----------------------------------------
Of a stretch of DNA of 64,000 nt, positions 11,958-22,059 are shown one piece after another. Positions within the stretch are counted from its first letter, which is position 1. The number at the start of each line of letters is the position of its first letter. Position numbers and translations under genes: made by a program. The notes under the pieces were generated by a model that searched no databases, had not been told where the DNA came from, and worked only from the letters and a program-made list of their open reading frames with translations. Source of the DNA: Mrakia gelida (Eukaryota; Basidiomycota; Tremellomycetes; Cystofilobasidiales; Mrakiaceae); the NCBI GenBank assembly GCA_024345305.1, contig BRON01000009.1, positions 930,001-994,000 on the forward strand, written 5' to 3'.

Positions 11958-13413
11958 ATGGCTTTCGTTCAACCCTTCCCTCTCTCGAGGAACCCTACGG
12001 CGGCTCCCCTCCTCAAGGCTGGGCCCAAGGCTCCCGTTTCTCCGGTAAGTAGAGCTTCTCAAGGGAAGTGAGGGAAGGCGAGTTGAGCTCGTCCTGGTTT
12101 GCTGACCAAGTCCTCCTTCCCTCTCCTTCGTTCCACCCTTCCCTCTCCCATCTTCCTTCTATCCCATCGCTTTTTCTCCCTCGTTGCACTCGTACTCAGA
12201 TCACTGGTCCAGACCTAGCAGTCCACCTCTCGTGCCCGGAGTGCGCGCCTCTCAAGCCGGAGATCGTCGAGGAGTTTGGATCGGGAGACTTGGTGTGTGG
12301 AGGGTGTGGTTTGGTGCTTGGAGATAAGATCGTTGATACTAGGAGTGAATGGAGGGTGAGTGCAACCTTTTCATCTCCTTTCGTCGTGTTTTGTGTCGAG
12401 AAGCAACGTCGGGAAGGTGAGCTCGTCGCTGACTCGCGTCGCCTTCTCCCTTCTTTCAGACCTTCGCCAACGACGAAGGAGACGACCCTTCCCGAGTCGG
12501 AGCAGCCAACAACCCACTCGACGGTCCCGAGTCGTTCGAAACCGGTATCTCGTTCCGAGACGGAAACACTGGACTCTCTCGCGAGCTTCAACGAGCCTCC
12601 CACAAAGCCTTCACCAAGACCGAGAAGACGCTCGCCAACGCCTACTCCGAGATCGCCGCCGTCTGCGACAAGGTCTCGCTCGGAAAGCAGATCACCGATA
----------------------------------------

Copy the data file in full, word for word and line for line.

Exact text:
Of a stretch of DNA of 64,000 nt, positions 11,958-22,059 are shown one piece after another. Positions within the stretch are counted from its first letter, which is position 1. The number at the start of each line of letters is the position of its first letter. Position numbers and translations under genes: made by a program. The notes under the pieces were generated by a model that searched no databases, had not been told where the DNA came from, and worked only from the letters and a program-made list of their open reading frames with translations. Source of the DNA: Mrakia gelida (Eukaryota; Basidiomycota; Tremellomycetes; Cystofilobasidiales; Mrakiaceae); the NCBI GenBank assembly GCA_024345305.1, contig BRON01000009.1, positions 930,001-994,000 on the forward strand, written 5' to 3'.

Positions 11958-13413
11958 ATGGCTTTCGTTCAACCCTTCCCTCTCTCGAGGAACCCTACGG
12001 CGGCTCCCCTCCTCAAGGCTGGGCCCAAGGCTCCCGTTTCTCCGGTAAGTAGAGCTTCTCAAGGGAAGTGAGGGAAGGCGAGTTGAGCTCGTCCTGGTTT
12101 GCTGACCAAGTCCTCCTTCCCTCTCCTTCGTTCCACCCTTCCCTCTCCCATCTTCCTTCTATCCCATCGCTTTTTCTCCCTCGTTGCACTCGTACTCAGA
12201 TCACTGGTCCAGACCTAGCAGTCCACCTCTCGTGCCCGGAGTGCGCGCCTCTCAAGCCGGAGATCGTCGAGGAGTTTGGATCGGGAGACTTGGTGTGTGG
12301 AGGGTGTGGTTTGGTGCTTGGAGATAAGATCGTTGATACTAGGAGTGAATGGAGGGTGAGTGCAACCTTTTCATCTCCTTTCGTCGTGTTTTGTGTCGAG
12401 AAGCAACGTCGGGAAGGTGAGCTCGTCGCTGACTCGCGTCGCCTTCTCCCTTCTTTCAGACCTTCGCCAACGACGAAGGAGACGACCCTTCCCGAGTCGG
12501 AGCAGCCAACAACCCACTCGACGGTCCCGAGTCGTTCGAAACCGGTATCTCGTTCCGAGACGGAAACACTGGACTCTCTCGCGAGCTTCAACGAGCCTCC
12601 CACAAAGCCTTCACCAAGACCGAGAAGACGCTCGCCAACGCCTACTCCGAGATCGCCGCCGTCTGCGACAAGGTCTCGCTCGGAAAGCAGATCACCGATA